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After 20 Years, Gaza Residents Are Heading to the Movies

For the first time in two decades, Palestinians in Gaza now have a chance to go to the cinema.

Late last month, an events hall inside the embattled, poverty-stricken strip was transformed into a movie hall for a showing of “Oversized Coat,” a 2013 film from the Jordan-based Palestinian director Nawras Abu Saleh. According to reports in the Israeli press, tickets to the screening cost NIS 10 — or about $2.50 — and event organizers plan to keep the cinema open and running, with a variety of Palestinian-sourced films, indefinitely.

The Gaza Strip, a sliver of land wedged between Israel, Egypt and the Mediterranean Sea, is blockaded by both land and sea and since 2007 has been run by the militant group Hamas — an organization with an active terror wing that is openly committed to the destruction of Israel. All existing cinemas in the strip were set ablaze 20 years ago during a series of political upheavals, and despite the fact that the current Hamas government actively polices events that it deems “immodest” or opposed to Islam, the new little cinema inside the Red Crescent Society Hall appears to be surviving.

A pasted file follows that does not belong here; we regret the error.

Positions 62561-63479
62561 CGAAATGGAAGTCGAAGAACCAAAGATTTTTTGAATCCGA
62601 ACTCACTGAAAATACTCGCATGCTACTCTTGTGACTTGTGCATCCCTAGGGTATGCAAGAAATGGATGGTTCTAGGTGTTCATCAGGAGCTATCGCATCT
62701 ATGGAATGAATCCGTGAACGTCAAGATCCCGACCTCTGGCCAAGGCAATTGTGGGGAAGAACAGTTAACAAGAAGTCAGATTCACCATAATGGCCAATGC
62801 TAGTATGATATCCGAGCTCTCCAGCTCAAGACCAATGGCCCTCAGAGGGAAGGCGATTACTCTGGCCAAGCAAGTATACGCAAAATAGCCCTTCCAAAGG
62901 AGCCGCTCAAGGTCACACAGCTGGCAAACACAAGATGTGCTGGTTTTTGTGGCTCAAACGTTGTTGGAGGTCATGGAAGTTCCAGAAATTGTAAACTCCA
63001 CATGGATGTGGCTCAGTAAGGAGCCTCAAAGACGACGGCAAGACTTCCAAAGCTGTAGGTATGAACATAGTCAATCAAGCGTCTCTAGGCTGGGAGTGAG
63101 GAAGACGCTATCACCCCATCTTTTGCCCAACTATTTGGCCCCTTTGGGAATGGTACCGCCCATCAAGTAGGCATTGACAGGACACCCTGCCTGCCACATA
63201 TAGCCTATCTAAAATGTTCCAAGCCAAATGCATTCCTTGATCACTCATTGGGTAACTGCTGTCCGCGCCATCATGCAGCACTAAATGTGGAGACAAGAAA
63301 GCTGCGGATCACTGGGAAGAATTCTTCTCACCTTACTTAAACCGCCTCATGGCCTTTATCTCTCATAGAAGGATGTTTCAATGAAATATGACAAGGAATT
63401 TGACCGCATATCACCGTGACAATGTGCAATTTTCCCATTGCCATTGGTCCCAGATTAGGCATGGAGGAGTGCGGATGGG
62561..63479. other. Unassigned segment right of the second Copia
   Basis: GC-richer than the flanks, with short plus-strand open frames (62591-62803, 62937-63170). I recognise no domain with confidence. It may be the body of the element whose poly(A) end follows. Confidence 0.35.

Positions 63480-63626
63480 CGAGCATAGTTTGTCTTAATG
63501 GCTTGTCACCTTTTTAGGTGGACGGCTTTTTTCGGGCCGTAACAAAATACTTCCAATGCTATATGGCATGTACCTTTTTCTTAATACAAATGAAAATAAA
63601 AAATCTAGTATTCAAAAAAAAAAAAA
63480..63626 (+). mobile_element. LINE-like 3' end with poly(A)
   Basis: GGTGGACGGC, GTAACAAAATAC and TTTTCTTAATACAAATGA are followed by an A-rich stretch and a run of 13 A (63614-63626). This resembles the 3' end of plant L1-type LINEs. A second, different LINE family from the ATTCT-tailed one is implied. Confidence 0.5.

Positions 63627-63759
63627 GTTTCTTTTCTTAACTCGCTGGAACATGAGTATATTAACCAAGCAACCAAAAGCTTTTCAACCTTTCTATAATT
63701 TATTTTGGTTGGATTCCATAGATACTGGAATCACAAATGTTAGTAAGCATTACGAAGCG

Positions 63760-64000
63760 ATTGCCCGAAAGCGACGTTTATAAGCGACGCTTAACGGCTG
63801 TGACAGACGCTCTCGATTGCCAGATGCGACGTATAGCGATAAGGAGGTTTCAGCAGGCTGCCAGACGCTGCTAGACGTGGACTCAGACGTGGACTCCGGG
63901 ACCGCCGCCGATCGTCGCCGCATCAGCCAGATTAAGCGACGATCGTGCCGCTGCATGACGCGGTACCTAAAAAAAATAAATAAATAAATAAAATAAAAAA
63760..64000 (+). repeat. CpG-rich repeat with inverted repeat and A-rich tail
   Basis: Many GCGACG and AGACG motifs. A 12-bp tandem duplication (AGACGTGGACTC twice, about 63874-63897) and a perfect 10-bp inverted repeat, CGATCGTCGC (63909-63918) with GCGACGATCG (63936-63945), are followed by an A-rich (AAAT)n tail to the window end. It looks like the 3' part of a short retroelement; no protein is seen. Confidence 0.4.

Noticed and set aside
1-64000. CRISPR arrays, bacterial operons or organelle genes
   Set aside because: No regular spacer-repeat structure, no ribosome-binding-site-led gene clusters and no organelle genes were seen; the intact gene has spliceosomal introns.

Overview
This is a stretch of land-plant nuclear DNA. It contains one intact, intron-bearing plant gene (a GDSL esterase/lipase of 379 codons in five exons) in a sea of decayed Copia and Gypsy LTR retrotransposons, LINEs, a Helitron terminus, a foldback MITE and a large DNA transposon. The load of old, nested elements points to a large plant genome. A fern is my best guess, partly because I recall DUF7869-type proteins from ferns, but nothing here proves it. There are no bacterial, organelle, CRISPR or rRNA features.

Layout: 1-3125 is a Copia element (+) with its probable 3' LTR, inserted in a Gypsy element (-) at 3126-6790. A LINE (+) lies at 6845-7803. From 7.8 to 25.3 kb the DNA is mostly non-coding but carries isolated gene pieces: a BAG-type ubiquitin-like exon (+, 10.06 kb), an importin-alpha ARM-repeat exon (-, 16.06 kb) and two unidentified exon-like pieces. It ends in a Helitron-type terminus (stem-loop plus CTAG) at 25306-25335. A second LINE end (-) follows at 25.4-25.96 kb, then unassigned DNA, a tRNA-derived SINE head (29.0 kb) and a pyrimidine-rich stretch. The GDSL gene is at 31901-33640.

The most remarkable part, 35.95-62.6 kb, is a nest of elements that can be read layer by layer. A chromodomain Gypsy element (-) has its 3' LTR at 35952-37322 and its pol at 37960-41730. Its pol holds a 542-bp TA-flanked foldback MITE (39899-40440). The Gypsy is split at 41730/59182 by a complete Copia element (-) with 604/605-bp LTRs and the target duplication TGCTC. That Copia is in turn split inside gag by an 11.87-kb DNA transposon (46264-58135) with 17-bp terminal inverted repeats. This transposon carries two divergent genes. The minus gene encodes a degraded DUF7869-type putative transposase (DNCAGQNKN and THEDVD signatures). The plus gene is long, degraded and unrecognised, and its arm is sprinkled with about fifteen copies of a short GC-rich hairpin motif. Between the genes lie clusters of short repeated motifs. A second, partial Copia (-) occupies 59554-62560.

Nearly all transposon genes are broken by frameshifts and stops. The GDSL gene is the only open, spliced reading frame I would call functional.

“Gaza is hungry for a cinema … depriving people of cinemas and theaters in Gaza is a violation of their humanity,” Gaza resident Basel Al-Attawna told Reuters after the first screening.

Until now, the strip’s nearly 2 million residents have had to settle for watching films at home via DVDs or streaming sites. According to media reports, audiences in Gaza have said they are delighted to watch films focused on the Palestinian struggle, as deemed acceptable by Hamas, but they are also hungry for a more classic Hollywood blockbuster experience.

“I am very happy,” a young Gazan named Qassem told Reuters after a screening. “But where is the popcorn?”

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